Mt. Cleveland is a 5,675-foot-tall (1,730 m) stratovolcano on the west side of Chuginadak Island. Chuginadak volcano and an unnamed volcano form the east side of the island. Mt. Cleveland is almost perfectly symmetrical and 5 miles (8 km) wide at its base. It is also one of the most active volcanoes in the Aleutians. While a small number of soldiers were stationed on the island, one was killed during an eruption in June of 1944. A brief eruption in May of 1994 sent ash to 10.5 km. This photograph shows a small steam plume above Mt. Cleveland.

The last large eruption was on 20 March 2001

On 19 March, an explosive eruption occurred at Cleveland. The National Weather Service estimated the top of the ash cloud was 30,000 ft. ASL.



MOUNT MERAPI -- The photo shows and unidentified object above the volcano that are often watched by UFOs. Indonesia officials evacuated 11,000 villagers from around Mount Merapi volcano as it shot out lava and superheated clouds of gas on June 6,2006 . The mountain's lava dome has swelled in recent weeks, raising fears that it could suddenly collapse and send scalding clouds of fast-moving gas and debris into populated areas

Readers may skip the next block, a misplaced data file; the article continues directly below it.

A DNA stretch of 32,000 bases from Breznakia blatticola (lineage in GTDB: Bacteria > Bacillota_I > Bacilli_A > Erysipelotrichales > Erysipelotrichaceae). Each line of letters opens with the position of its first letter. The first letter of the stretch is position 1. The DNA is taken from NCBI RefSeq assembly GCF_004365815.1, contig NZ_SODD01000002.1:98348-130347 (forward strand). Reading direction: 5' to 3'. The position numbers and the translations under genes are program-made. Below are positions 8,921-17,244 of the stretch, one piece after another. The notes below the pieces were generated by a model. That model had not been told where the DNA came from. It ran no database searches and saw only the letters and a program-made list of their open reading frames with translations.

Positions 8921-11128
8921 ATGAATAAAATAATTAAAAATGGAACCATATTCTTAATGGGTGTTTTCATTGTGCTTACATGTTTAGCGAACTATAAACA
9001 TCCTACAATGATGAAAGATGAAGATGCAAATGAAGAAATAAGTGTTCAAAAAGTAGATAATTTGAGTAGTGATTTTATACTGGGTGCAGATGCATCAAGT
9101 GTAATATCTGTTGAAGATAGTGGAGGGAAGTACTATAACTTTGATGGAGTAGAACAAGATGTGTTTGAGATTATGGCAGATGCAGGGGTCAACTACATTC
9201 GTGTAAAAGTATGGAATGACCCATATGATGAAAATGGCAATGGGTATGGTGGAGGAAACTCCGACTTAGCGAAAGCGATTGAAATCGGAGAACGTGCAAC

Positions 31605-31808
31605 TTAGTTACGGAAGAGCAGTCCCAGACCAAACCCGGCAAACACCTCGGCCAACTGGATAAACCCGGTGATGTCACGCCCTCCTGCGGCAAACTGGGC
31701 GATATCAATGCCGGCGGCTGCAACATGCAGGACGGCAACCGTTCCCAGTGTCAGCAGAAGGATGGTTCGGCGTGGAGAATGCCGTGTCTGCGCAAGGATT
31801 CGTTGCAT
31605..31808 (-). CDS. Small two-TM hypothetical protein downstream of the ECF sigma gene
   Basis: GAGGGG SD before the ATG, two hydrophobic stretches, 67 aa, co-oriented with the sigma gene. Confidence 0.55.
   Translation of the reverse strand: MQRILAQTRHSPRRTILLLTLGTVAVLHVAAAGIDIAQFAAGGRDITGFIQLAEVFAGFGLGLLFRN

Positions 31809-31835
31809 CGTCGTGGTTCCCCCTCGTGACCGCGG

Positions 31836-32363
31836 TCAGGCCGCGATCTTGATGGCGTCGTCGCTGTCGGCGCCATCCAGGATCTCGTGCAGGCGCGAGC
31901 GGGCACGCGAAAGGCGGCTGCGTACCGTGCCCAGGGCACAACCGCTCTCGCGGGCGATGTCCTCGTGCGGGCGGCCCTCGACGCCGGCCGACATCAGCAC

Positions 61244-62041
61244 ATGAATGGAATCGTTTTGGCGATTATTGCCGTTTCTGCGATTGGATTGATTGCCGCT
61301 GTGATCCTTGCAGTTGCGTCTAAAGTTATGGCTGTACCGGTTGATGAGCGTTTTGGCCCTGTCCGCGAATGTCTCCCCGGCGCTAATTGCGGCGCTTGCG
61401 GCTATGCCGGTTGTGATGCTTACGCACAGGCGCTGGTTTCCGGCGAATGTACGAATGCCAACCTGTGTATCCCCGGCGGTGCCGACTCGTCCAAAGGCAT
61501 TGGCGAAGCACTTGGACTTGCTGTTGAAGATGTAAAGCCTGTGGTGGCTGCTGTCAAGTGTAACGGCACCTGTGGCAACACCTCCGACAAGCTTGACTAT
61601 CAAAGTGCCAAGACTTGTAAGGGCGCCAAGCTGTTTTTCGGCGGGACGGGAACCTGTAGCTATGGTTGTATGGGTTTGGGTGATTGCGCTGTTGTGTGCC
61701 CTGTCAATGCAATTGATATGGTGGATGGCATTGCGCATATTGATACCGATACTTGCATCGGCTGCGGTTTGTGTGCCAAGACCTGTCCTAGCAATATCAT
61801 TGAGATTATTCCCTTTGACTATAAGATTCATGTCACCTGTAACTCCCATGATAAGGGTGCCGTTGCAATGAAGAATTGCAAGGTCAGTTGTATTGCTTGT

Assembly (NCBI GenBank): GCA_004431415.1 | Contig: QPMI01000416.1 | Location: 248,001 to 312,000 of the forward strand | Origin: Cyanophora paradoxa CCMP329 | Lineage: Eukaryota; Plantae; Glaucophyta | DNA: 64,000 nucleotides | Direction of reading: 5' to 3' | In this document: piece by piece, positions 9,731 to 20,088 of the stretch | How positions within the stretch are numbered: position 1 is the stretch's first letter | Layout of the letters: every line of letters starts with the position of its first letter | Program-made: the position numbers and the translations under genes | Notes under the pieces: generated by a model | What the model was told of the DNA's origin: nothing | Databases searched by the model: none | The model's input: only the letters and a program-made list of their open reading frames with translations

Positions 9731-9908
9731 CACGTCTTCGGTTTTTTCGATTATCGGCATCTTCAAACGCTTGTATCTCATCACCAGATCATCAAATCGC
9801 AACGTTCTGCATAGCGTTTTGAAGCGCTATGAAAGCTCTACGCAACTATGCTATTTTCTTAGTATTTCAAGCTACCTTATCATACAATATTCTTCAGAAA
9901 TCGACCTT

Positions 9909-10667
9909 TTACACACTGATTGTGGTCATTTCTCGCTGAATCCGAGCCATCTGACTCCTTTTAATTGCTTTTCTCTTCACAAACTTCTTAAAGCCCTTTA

Merapi Volcano Erupts
By Anadolu News Agency (aa), Cakarta
Published: Sunday, June 04, 2006

 Beginning 20 days ago, the explosions emanating from Merapi Volcano have intensified.
Government official Subandriyo said the Merapi volcano on Java Island continues to spew hot clouds of ash and lava, and added Mount Merapi has intensified its activity since the other day. Subandriyo said the lava flow increased by 17 meters and reached to 100 meters. Due to the increased activity of Merapi tens of thousands of people around the volcano have been evacuated.
Reportedly there could be a relation between the increased activity of the 3,000 meters high Merapi, which is 400 kilometers East of the capital Jakarta, and the latest 6.3 magnitude earthquake that took place on May 27. More than 6,000 people were killed in the earthquake. Merapi had previously erupted in 1994 killing 60 people.

Rescuers Search for Two Trapped on Deadly Volcano

MOUNT MERAPI, Indonesia (June 15) - Rescuers dug through volcanic debris Thursday to reach two people trapped when Indonesia's most volatile volcano erupted, nearly enveloping a village with a searing gas cloud and forcing thousands of residents to flee.

The eruption Wednesday came just a day after officials lowered the alert level and people returned to the homes around Mount Merapi.  

"The situation is ... life-threatening," said Yousana Siagian, head of the government's Vulcanology and Disaster Mitigation Center, after the alert level for Mount Merapi was raised to its highest status again and it dumped thick ash on scores of houses.  

On Thursday, crews struggled to reach two people trapped in an underground emergency shelter by the eruption, officials said. Five other villagers were reportedly missing.